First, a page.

The Rightwingers who complain that they neither want the current US healthcare system or the NHS in its current form have a golden opportunity here. They could be telling us what they do want and why it would be better than either of the alternatives. This seems particularly appropriate because the Obama proposals seem to be more along the lines of mainland Europe than the UK. Lib Dem “Orange Bookers” (in this case the term is appropriate because David Laws’ chapter on health in the Orange Book was indeed about health insurance) could be singing its praises, or at least adding constructive criticism. Instead, they seem to be stuck in bleating mode about how dreadfully unsophisticated the argument is. The conclusion one draws is that either their own ideas aren’t actually much more sophisticated than “the NHS is a bit shit really” or their views are somewhat closer to the likes of Dan Hannan than they feel comfortable admitting. Indeed it is interesting how few friends Hannan seems to have. No-one appears to be rushing to his defence, and yet his views are surely representative of a significan minority. He did get elected by Conservative members in the South East at the top of their list after all.

I’ve got to be honest and admit that the lack of intellectual debate here is beginning to bore me too. The nature of these things is however that as time goes on, the debate will inevitably move on. Remember the expenses scandal? After that, we had a very creative debate about how to fix politics. A debate, it should be noted, that the usual forces of conservativism have been doing their damndest to stop ever since.

Having firmly established that the NHS is an institution the country supports, we really do now badly need a debate on why it isn’t better. We might have a better healthcare system than the US, but other countries are delivering more effective systems for the same cost. But you will excuse me if I spend just one more evening enjoying the discomfort of people whose ideas I’m pretty confident would leave us, and especially the poor, much worse off.

UPDATE: Sunder Katwala is also calling for a debate.

UPDATE 2: I take it all back Progressive/Liberal Vision Progressive Vision, of which Liberal Vision is a wholly owned subsidiary, and Liberal Vision’s Director of Development have launched a campaign in defence of the Dan Hannan position. Its supporters include Liberal Vision’s Director. Charlotte Gore of Liberal Vision is keen to emphasise that this is not a Liberal Vision project, but Sara Scarlett is being permitted to use the Liberal Vision Facebook group to promote it:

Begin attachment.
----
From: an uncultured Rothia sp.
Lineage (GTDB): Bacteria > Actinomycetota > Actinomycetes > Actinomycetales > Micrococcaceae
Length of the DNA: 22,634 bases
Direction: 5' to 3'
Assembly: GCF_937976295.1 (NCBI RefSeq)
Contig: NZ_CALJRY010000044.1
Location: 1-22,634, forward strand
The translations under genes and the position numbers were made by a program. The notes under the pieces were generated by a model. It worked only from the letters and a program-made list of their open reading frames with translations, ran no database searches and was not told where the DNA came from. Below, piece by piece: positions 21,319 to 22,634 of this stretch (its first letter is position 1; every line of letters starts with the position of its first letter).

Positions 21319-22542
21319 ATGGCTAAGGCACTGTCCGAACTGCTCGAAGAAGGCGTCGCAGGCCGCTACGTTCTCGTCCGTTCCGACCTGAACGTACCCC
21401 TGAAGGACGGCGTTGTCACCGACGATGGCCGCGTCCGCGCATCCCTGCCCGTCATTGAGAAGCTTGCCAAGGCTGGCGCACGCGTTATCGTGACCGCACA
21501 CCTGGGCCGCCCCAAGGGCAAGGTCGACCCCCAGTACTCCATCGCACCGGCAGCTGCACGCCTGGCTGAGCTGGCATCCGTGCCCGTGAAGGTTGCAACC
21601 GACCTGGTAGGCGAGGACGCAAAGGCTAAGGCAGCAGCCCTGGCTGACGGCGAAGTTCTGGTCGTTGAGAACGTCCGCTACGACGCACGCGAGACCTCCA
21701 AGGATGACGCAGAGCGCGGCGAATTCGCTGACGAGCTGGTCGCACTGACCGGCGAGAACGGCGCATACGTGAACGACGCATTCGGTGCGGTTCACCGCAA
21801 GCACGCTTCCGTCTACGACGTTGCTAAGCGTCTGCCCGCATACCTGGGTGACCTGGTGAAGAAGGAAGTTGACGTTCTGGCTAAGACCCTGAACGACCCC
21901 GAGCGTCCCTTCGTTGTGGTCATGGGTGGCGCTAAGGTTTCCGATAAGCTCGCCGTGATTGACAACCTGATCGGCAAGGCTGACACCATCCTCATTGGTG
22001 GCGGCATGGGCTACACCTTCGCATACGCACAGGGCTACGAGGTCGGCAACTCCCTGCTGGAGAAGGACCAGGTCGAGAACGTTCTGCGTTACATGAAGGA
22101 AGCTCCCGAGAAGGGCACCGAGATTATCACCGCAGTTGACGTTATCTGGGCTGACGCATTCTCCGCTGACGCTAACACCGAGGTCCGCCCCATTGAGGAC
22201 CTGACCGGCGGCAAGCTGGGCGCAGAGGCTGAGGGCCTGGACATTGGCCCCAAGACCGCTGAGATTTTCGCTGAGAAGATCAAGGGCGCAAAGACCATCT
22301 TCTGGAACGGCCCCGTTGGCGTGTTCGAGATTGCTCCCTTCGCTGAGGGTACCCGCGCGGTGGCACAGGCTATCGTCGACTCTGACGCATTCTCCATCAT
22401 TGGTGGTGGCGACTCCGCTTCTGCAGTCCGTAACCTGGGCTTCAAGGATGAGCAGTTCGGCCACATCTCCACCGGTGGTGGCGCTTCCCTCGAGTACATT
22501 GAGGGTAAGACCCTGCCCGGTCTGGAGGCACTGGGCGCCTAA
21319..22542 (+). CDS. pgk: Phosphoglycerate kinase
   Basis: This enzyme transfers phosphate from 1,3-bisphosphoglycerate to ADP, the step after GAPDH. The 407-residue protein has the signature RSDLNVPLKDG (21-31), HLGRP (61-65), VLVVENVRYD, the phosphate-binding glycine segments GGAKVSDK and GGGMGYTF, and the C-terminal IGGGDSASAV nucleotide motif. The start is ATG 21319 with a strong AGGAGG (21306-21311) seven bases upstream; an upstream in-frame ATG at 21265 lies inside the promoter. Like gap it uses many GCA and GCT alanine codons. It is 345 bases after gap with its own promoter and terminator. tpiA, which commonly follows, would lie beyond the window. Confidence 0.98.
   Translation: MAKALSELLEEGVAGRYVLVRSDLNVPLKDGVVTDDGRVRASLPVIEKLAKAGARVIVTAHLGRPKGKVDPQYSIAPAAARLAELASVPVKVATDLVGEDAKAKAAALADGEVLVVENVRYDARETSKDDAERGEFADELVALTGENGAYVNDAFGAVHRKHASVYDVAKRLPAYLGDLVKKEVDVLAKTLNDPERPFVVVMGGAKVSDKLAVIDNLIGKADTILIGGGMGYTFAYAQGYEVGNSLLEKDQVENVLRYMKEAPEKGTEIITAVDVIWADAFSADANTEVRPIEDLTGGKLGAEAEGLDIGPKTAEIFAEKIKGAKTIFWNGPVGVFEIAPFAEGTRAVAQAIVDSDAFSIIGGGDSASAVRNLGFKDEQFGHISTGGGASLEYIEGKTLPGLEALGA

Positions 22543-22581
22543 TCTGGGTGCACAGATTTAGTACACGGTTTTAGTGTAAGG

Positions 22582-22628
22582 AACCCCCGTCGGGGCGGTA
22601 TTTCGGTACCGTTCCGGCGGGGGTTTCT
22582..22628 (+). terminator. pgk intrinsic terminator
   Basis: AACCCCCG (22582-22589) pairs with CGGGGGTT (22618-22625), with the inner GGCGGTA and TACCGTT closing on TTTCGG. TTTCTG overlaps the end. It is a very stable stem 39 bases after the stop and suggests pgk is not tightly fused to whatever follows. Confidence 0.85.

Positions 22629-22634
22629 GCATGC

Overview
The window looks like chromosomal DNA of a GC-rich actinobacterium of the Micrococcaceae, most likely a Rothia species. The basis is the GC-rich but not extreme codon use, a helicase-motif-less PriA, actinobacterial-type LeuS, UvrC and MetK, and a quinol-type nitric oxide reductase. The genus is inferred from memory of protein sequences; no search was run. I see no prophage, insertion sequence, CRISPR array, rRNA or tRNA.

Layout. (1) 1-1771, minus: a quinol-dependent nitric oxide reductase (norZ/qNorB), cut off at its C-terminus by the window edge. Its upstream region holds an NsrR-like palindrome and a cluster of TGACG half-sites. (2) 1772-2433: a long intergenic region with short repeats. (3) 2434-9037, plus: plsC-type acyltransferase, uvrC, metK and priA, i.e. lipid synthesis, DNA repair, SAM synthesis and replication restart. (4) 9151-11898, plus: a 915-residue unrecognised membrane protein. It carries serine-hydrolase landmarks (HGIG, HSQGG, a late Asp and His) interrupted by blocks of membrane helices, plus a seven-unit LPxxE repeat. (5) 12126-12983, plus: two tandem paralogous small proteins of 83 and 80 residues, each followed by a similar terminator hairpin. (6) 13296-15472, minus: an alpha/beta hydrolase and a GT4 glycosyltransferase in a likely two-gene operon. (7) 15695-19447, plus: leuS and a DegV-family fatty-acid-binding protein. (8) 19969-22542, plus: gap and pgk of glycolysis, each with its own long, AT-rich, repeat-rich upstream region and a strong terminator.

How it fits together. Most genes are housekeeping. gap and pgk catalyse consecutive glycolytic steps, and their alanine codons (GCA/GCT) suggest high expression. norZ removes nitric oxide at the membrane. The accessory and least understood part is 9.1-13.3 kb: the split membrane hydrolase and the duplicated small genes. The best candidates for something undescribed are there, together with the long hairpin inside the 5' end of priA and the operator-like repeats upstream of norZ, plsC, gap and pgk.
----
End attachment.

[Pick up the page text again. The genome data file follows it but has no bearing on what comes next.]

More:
In conjunction with Nurses for Reform, Progressive Vision has launched the #no2NHS campaign.


Show your opposition to socialised healthcare by joining the #no2NHS campaign and invite all your friends! Our target is to make #no2NHS the No.1 trending topic on twitter and make the case against the NHS.

Warmest regards,

Director of Developement
Liberal Vision

Does the right really value freedom? The acid test.

I’m trying to sum up how I feel having watched the video on the Guardian website of Ian Tomlinson being bit by a policeman with a baton while he had his hands in his pockets and was walking away from them. I’d say anger, but I think the honest answer is: panic.

I watched it about 20 minutes ago and my heart is still racing. More than anything, it frightens me. That could have been me, minding my own business. If I had been tripped over in that way by a mob of coppers, however angry I might have been I would have been shitting myself. I think my heart could have taken it, but I don’t know. I have absolutely no interest of putting it to the test – and absolutely no way of preventing it from happening if I ever get unlucky. This is what it feels like to be afraid of the state.